On the last Sunday of Pentecost, the Feast of Christ the King, we come face to face with a paradox: we are liberated by a King—and our freedom is found in submission. This dynamic is captured in an Anglican prayer for that feast day:
Almighty and everlasting God, whose will it is to restore all things in your well-beloved Son, the King of kings and Lord of lords: Mercifully grant that the peoples of the earth, divided and enslaved by sin, may be freed and brought together under his most gracious rule; who lives and reigns with you and the Holy Spirit, one God, now and forever. Amen.
Can you hear the paradox? We are freed by rule. We are liberated by a Lord. How can that be? In our experience, “law” is usually associated with “law and order,” and we associate that with legalism, maybe even oppression. Doesn’t Jesus free us from the burden and judgmentalism of the law?
That is why we might be puzzled when Jesus tells us in Matthew 5:17 that he didn’t come to abolish the law. We sometimes fall into assuming that Jesus is our liberator precisely because he liberates us from the law. Or that the gospel is good news because it is anti-law. We can’t imagine law apart from legalism, and we can’t imagine freedom that is unconstrained.
Our confusion and puzzlement stem, I think, from a mistaken understanding of law and a distorted understanding of freedom.
Freedom From Freedom For?
“Freedom” sounds like something we understand. It’s a powerful motif in our culture. Stories of liberation are powerful tropes for Hollywood and novelists alike (think blue-faced Braveheart screaming “Freedom!”). We rally around stories of liberators because liberators save us from those who would deny us our independence, our “authenticity.”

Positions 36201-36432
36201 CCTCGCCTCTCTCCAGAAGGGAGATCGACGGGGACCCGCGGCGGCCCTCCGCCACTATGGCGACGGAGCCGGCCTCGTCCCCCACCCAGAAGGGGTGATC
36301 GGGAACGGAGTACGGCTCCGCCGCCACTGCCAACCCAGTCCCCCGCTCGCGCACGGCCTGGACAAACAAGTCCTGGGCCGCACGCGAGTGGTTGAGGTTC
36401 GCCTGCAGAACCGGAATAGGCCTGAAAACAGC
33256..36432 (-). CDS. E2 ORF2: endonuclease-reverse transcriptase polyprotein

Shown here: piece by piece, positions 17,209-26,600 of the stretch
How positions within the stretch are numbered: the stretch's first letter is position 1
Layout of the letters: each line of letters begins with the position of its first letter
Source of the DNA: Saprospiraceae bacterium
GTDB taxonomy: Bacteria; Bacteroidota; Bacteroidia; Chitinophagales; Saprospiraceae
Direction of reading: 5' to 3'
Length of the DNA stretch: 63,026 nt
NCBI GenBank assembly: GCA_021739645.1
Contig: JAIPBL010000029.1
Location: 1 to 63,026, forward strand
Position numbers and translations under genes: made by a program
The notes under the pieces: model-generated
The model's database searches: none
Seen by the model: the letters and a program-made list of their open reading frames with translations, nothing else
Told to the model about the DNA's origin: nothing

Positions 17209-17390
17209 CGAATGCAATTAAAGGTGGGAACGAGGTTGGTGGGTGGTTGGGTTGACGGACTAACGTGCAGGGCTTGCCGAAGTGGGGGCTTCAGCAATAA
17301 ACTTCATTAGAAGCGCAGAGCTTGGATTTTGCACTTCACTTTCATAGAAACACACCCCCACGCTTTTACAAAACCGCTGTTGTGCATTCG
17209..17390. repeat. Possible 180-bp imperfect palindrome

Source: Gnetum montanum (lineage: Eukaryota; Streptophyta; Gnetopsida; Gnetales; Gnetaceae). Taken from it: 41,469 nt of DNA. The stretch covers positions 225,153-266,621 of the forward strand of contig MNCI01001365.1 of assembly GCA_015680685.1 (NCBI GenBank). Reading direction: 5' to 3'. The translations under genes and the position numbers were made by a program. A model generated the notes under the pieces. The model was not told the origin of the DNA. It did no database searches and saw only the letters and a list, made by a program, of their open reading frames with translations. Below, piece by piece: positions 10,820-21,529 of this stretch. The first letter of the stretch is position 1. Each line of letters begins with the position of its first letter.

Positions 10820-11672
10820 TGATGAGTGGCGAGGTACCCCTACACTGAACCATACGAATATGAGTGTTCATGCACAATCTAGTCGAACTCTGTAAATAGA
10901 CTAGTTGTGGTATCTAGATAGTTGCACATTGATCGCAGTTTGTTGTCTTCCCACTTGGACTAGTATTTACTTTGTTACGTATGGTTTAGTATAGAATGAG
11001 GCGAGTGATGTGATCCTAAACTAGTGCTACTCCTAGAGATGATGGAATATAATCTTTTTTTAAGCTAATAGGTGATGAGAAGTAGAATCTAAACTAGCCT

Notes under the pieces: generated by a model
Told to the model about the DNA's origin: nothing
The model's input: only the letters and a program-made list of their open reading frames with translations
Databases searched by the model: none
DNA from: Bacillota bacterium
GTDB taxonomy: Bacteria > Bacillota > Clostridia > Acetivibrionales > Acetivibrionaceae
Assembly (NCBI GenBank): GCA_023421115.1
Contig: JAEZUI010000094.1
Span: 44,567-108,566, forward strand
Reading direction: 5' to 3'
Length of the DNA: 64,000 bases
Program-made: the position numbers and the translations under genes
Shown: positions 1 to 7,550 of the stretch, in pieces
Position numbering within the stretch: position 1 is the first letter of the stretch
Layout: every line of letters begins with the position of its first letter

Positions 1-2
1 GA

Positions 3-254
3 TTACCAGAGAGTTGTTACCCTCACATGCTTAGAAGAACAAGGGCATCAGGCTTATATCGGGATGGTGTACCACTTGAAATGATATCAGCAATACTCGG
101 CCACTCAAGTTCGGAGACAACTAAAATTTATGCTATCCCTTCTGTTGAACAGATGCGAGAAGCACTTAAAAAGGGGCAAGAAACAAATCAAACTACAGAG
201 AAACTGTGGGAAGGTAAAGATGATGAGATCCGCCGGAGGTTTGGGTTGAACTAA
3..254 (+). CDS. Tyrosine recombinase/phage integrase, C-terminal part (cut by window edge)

But it’s crucial for us to realize that we have absorbed an understanding of “freedom” that often runs counter to the biblical witness. We imagine “freedom” in a certain way because cultural stories have unconsciously trained us to do so.
As a result, most of us just assume that freedom means the absence of constraint. To be free is to be autonomous, unfettered, independent. Our freedom is compromised by anything or anyone—whether that be parents or society or rules or religion or institutions or high school principals (what John Hughes movie isn’t a paean to “freedom?”)—that would impose on our free expression, our “authenticity.” Pick pretty much any coming-of-age story from The Breakfast Club to Footloose, and you’ll usually see a narrative arc in which external forces are negative constrictions on independence, compromising freedom. In these stories, “authority” always wears a black hat.
A liberator, then, would be someone who liberates us from such oppressive constraints and rules and laws and authorities. In these stories, freedom is always freedom from, especially freedom from authority. It’s negative freedom.
Because this is the notion of freedom that is in the cultural air we breathe and the cultural stories we drink in, we then read this notion of freedom back onto the Bible. So when we hear that Jesus is a Savior, a deliverer, a liberator, we feel like we know what that means: Jesus has come to free us from all those external constraints that compromise our independence and authenticity and self-expression. Jesus comes to secure our autonomy. Jesus is the one who saves us from authority. Vive la revolution!
There are a just a couple of problems with this.
Be Careful What You Wish For